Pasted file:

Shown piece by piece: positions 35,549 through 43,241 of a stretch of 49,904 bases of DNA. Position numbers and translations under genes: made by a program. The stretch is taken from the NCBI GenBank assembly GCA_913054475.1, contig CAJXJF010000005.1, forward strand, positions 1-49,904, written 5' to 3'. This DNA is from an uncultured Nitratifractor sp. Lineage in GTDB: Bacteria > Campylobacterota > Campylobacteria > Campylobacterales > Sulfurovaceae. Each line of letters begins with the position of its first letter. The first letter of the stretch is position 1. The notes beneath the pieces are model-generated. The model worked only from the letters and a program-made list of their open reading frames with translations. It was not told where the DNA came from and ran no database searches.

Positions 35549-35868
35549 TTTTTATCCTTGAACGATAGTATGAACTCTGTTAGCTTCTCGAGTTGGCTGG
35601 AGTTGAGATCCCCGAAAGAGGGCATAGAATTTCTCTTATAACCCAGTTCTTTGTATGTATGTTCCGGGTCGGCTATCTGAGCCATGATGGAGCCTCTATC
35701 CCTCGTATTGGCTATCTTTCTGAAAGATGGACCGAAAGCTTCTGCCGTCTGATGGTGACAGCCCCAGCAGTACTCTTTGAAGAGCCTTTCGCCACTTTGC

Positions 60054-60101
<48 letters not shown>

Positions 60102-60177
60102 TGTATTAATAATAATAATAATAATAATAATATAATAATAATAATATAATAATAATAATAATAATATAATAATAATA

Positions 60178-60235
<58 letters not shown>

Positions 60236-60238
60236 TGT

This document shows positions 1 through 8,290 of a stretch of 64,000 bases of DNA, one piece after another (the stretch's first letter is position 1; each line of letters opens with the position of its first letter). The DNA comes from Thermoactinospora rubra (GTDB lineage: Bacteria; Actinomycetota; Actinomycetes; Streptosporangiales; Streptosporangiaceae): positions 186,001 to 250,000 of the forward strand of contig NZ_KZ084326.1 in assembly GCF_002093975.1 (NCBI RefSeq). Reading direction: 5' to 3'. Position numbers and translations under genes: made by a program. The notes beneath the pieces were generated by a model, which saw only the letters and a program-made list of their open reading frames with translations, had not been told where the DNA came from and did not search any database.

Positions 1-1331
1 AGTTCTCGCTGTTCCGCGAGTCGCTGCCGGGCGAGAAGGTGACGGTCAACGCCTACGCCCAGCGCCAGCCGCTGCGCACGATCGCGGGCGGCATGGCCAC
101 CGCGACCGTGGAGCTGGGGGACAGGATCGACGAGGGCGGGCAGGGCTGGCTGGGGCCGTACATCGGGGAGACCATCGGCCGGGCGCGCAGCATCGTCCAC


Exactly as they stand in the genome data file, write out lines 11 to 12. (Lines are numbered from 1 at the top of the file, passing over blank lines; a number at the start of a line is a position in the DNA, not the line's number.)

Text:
<58 letters not shown>

Positions 60236-60238